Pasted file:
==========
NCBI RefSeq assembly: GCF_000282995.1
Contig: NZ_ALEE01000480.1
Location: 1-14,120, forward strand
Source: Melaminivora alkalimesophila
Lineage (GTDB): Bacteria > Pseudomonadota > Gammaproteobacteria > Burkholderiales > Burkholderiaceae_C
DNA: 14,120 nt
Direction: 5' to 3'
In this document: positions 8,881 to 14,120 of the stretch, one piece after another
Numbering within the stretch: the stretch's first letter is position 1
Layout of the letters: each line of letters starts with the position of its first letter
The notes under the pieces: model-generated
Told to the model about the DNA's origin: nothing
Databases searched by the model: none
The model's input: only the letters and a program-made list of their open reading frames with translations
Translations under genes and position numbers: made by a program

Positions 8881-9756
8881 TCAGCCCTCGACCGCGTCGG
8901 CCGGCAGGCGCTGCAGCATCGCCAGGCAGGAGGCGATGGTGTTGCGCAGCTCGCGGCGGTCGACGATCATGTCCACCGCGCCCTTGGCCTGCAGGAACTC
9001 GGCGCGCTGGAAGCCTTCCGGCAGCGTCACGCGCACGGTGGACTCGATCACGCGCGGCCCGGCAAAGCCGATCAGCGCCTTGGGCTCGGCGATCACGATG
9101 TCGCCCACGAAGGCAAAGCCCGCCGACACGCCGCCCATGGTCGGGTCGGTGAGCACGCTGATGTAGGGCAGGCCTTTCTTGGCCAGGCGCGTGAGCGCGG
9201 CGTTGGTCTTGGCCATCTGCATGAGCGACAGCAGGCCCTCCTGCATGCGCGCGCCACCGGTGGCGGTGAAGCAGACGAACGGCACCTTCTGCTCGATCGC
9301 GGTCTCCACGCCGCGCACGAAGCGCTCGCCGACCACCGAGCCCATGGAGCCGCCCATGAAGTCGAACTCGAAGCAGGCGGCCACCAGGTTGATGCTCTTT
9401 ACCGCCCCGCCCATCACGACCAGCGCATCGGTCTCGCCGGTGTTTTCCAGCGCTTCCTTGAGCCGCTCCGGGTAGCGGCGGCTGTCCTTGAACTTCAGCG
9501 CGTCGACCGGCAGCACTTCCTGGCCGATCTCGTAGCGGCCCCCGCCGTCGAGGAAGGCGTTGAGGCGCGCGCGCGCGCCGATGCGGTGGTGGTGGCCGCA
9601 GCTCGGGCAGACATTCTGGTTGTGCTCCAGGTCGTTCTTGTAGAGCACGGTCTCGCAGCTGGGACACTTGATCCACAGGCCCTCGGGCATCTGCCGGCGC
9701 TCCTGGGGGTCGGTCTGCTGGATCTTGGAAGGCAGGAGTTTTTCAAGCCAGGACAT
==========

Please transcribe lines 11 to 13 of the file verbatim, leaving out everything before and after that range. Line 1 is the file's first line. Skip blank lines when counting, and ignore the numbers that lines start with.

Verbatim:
The notes under the pieces: model-generated
Told to the model about the DNA's origin: nothing
Databases searched by the model: none